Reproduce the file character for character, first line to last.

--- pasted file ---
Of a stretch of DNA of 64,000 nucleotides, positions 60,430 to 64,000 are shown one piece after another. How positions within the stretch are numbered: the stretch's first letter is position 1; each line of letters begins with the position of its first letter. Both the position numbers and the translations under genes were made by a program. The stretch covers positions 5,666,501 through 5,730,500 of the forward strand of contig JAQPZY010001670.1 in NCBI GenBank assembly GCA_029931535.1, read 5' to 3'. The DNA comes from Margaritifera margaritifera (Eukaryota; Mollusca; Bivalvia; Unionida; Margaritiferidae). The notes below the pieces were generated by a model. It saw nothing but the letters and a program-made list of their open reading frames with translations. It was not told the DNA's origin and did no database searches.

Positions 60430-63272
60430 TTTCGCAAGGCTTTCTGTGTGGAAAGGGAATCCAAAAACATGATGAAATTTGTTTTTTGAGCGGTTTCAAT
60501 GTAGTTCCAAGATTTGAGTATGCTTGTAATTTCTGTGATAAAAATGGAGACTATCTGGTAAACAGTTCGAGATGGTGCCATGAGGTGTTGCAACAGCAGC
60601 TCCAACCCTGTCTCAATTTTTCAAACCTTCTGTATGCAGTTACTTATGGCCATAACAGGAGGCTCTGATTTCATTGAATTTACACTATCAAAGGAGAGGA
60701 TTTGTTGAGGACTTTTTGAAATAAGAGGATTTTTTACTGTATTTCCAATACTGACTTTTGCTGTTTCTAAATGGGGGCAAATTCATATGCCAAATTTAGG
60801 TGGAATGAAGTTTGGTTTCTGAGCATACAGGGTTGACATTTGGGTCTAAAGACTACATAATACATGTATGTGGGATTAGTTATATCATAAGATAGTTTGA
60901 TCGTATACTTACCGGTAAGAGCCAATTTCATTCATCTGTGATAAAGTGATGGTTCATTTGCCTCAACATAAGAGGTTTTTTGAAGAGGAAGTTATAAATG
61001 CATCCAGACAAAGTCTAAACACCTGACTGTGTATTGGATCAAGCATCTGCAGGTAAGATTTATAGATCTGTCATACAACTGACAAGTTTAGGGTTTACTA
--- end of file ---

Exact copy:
Of a stretch of DNA of 64,000 nucleotides, positions 60,430 to 64,000 are shown one piece after another. How positions within the stretch are numbered: the stretch's first letter is position 1; each line of letters begins with the position of its first letter. Both the position numbers and the translations under genes were made by a program. The stretch covers positions 5,666,501 through 5,730,500 of the forward strand of contig JAQPZY010001670.1 in NCBI GenBank assembly GCA_029931535.1, read 5' to 3'. The DNA comes from Margaritifera margaritifera (Eukaryota; Mollusca; Bivalvia; Unionida; Margaritiferidae). The notes below the pieces were generated by a model. It saw nothing but the letters and a program-made list of their open reading frames with translations. It was not told the DNA's origin and did no database searches.

Positions 60430-63272
60430 TTTCGCAAGGCTTTCTGTGTGGAAAGGGAATCCAAAAACATGATGAAATTTGTTTTTTGAGCGGTTTCAAT
60501 GTAGTTCCAAGATTTGAGTATGCTTGTAATTTCTGTGATAAAAATGGAGACTATCTGGTAAACAGTTCGAGATGGTGCCATGAGGTGTTGCAACAGCAGC
60601 TCCAACCCTGTCTCAATTTTTCAAACCTTCTGTATGCAGTTACTTATGGCCATAACAGGAGGCTCTGATTTCATTGAATTTACACTATCAAAGGAGAGGA
60701 TTTGTTGAGGACTTTTTGAAATAAGAGGATTTTTTACTGTATTTCCAATACTGACTTTTGCTGTTTCTAAATGGGGGCAAATTCATATGCCAAATTTAGG
60801 TGGAATGAAGTTTGGTTTCTGAGCATACAGGGTTGACATTTGGGTCTAAAGACTACATAATACATGTATGTGGGATTAGTTATATCATAAGATAGTTTGA
60901 TCGTATACTTACCGGTAAGAGCCAATTTCATTCATCTGTGATAAAGTGATGGTTCATTTGCCTCAACATAAGAGGTTTTTTGAAGAGGAAGTTATAAATG
61001 CATCCAGACAAAGTCTAAACACCTGACTGTGTATTGGATCAAGCATCTGCAGGTAAGATTTATAGATCTGTCATACAACTGACAAGTTTAGGGTTTACTA